Helping South Carolina workers navigate workers’ comp claims for occupational hearing loss
In South Carolina, workplace hazards come in many forms, from operating heavy machinery to handling hazardous materials. However, one risk that often goes overlooked is the potential for hearing loss.
Each year, millions of workers nationwide are exposed to levels of noise and toxic chemicals that could be damaging to their hearing. In environments ranging from construction sites to sports venues, the threat of occupational hearing loss is real and often underestimated, so understanding your risks and rights is crucial.
Did you know?
According to the Centers for Disease Control and Prevention (CDC), approximately 22 million workers are exposed to harmful noise levels at work each year.
What’s the effect of all this noise?
Well, the CDC reports that about 1 in 8 U.S. workers suffers from hearing problems, with noise exposure at work being the cause in 25% of cases.
Is hearing loss a workplace injury?
Yes, hearing loss can be considered a workplace injury if it occurs as a result of exposure to hazardous noise levels or ototoxic chemicals while on the job. In fact, occupational hearing loss is one of the most common work-related injuries in the U.S.
Employers are generally required to take preventive measures to protect workers from excessive noise and chemical exposure. This can include providing personal protective equipment like earplugs or respirator masks and implementing engineering controls to reduce noise levels.
What level of noise in the workplace is considered dangerous?
The Occupational Safety and Health Administration (OSHA) sets guidelines for safe noise levels at work. The level of acceptable noise varies based on how long a worker is exposed.
For example, a noise level of 90 dBAs (which is roughly the noise produced by a blender or hair dryer) is considered safe for 8 hours a day, while a noise level of 115 dBAs (similar to that of a chainsaw or police siren) is only considered safe for 15 minutes or less.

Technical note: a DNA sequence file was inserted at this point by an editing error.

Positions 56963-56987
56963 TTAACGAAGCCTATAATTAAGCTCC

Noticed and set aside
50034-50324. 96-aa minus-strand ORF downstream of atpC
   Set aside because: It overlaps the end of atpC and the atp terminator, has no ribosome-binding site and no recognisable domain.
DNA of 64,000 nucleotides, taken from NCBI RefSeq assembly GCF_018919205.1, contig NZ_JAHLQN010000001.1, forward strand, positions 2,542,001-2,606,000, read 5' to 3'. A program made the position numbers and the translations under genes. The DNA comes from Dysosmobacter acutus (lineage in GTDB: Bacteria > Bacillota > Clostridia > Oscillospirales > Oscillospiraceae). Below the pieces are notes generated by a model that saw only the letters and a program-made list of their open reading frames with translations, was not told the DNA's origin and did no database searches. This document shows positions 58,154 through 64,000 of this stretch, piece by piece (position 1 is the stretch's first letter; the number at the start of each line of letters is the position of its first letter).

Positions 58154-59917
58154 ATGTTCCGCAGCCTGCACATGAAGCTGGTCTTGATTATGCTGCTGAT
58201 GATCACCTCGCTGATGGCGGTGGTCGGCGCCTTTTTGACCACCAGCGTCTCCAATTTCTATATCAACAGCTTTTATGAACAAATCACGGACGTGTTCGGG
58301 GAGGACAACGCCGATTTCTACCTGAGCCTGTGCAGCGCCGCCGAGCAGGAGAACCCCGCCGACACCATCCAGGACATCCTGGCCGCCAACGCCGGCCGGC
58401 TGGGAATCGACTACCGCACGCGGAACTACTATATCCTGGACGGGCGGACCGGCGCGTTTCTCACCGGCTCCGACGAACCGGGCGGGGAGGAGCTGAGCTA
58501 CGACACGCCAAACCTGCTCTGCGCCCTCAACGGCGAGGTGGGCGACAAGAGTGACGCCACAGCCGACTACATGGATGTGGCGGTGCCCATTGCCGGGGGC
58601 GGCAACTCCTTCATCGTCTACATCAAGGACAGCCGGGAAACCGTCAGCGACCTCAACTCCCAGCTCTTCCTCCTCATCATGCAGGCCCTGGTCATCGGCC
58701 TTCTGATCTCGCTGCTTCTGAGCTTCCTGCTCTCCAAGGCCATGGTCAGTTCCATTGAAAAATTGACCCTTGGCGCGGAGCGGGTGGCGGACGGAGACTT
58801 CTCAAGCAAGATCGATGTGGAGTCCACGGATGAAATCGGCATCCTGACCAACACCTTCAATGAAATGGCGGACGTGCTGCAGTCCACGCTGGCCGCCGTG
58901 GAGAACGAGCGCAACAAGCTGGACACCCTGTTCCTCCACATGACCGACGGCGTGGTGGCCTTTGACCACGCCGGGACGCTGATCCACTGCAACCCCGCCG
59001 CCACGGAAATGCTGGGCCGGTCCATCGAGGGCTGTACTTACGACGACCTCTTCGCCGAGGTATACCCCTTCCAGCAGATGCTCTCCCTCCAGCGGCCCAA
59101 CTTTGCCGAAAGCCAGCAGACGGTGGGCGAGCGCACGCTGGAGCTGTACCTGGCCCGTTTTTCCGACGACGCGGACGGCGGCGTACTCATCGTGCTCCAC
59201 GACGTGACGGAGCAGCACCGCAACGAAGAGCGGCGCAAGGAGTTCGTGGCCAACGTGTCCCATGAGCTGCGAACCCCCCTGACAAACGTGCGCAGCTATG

OSHA advises workers that if they have to raise their voice to talk to someone who’s only a few feet away from them, they may be exposed to excessive noise at work.
What chemicals can lead to hearing loss?
Aside from noise, exposure to certain chemicals in the workplace can also contribute to hearing loss. These chemicals are referred to as “ototoxic” chemicals, meaning they are toxic to the ear and can damage the hearing or balance functions of the ear when they enter the bloodstream.
It’s important to note that workers can be exposed to these chemicals by breathing them in or absorbing them through their skin.
Below is a list of some ototoxic chemicals that could be encountered in various work settings:
- Organic solvents like toluene, xylene, trichloroethylene and styrene, which are common in paint thinners, varnishes and adhesives
- Heavy metals like lead, mercury and cadmium found in batteries, pigments and coatings
- Asphyxiants like carbon monoxide and hydrogen cyanide, which are often found in firefighting situations or in some industrial processes
- Pesticides like heptachlor and ethylbenzene
- Certain cancer drugs
Hearing loss can be even more of a concern when workers are exposed to a combination of ototoxic chemicals and high levels of noise. Both can have a synergistic effect, leading to more severe hearing loss than either would cause alone.
Therefore, it’s crucial for workplaces to monitor noise levels and chemical exposures and ensure workers use appropriate protective equipment to reduce their risks.
What occupations put workers at the highest risk for occupational hearing loss?
Certain occupations expose workers to higher risks of occupational hearing loss due to noise and/or chemical exposure. Some of the most high-risk jobs in terms of potential hearing loss include the following:
- Military personnel
- Chemical plant workers
- Automotive workers
- Workers in laboratories
Can you get compensation for hearing loss?
Yes, South Carolina workers can potentially get compensation for hearing loss if it’s determined to be a work-related injury. In South Carolina, employers with 4 or more employees are generally required to carry workers’ compensation insurance to cover their employees in the event of work-related injuries or occupational diseases or illnesses like hearing loss.
However, the key to receiving compensation lies in proving that the hearing loss is directly related to your workplace conditions or duties, which can sometimes be difficult because hearing loss can have many causes.